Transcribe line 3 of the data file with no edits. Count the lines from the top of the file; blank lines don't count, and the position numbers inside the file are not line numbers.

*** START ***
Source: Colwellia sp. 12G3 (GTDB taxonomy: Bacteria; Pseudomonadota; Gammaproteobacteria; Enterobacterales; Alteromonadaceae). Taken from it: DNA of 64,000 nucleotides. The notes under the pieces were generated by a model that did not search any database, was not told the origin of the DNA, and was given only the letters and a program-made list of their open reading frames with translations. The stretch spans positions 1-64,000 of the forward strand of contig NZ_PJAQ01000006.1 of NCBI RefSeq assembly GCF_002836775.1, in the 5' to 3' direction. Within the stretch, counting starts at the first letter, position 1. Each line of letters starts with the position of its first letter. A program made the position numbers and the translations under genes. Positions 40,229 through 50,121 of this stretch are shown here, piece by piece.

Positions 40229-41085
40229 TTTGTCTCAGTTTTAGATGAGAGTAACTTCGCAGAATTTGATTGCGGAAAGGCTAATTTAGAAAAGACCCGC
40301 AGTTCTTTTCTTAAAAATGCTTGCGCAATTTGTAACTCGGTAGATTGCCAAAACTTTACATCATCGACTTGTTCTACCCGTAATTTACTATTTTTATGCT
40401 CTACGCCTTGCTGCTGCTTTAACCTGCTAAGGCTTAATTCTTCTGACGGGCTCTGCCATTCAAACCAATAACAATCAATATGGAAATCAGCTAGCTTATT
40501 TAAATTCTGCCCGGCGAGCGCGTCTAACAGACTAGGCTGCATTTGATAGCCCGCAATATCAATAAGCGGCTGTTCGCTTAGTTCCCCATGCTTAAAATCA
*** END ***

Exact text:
40229 TTTGTCTCAGTTTTAGATGAGAGTAACTTCGCAGAATTTGATTGCGGAAAGGCTAATTTAGAAAAGACCCGC